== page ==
Tuesday, February 1, 2011

DNA Sample Kits to Be Used in Battle Against Rhino Poaching

Northern white rhinoceros

Africa has lately seen one of the most saddening and ruthless moments in its wildlife. The rhino population has fallen drastically in South Africa, due to rampant poaching and the thriving illegal wildlife trade. But now, it appears that there may be a light of hope for these magnificent creatures. A DNA sample kit is expected to help prosecutors, and anyone in the line of defense to save the rhinos from further poaching. The purpose of this kit is to carry out tests to see if they positively link a rhino horn to a specific rhino carcass. That way, authorities will easily be able catch up with suspects on charges of illegally hunting a rhino as well as possession of its horn. According to Johan Kruger, national head of the organized crime component in the office of National Director of Public Prosecutions, the DNA evidence can now be used to connect suspects in possession of horns with the actual carcass regardless of how much time has passed.

David Mabunda, chief executive of South African National Parks (SANParks), stated that the kit will also help rhino owners and managers to document individual rhinos in their care. He further added that the information gathered from DNA samples would be stored on a central database accessible only for registered professionals. Although a single sample would cost 1,680 rands, Mr. Mabunda said the initial tests and registration will be done free of charge. This DNA kit was developed by the department of genetics in Onderstepoort in partnership with SANParks, the National Prosecuting Authority (NPA), and the South African Police. It was then showed to members of the National Wildlife Crime Reaction Unit from SANParks, the South African Police, and the NPA who had recently attended a course on crime scene management. Mr. Mabunda also added that SANParks and private funders were funding for the project. Among contributors included South African Breweries, who had already sponsored 100,000 rands.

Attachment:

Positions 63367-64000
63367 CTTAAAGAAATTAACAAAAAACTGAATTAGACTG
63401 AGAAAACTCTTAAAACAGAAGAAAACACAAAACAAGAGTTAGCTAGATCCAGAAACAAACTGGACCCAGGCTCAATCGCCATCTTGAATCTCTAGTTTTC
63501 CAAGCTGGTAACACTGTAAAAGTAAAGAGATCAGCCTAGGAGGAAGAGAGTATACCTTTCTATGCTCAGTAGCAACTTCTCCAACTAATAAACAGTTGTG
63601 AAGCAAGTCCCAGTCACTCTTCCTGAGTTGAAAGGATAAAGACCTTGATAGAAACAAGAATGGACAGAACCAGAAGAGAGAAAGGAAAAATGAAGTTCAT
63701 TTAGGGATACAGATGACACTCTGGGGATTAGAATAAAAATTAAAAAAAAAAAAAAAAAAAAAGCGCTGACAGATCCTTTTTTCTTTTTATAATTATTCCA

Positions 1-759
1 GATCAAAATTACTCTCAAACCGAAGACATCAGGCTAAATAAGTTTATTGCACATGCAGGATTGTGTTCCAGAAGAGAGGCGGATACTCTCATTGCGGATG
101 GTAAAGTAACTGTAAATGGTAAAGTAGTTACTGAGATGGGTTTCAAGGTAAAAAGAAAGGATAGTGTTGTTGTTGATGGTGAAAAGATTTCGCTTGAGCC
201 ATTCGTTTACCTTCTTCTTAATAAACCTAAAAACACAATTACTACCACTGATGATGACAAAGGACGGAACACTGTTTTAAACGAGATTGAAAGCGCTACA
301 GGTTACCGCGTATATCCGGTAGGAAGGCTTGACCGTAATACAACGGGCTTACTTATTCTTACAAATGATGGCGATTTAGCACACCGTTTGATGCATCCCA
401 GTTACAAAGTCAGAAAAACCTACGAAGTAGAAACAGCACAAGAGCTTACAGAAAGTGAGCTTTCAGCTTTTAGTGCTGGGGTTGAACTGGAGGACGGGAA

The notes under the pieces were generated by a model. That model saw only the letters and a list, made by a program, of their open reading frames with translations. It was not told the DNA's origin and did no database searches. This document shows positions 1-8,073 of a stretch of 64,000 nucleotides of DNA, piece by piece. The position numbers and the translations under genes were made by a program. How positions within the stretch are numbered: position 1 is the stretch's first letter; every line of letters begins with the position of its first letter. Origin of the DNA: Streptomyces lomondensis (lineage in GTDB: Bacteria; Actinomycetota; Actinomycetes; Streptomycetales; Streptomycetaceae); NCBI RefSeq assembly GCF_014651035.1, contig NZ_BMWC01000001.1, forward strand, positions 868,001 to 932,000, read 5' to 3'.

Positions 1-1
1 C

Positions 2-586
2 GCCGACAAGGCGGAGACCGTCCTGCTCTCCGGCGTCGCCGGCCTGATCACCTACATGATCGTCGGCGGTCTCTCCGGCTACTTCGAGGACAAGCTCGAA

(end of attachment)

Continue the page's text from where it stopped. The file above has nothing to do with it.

I have a feeling of hope that authorities in South Africa are now stepping up in this ongoing battle against rhino poaching. During this bloodthirsty process, poachers have been using sophisticated technology to target wild rhinos and making off with their prized possessions. But now, it appears that the authorities are on the verge of getting the upper hand in the battle almost like fighting fire with fire. The technology, in this case, is a project of issuing DNA sample kits in order to apprehend these sadistic poachers. However, South Africa's northern neighbor, Zimbabwe, has also been badly affected by rhino poaching. I sure hope that authorities up there would be issued with these kits as a step in combating this ongoing crisis.

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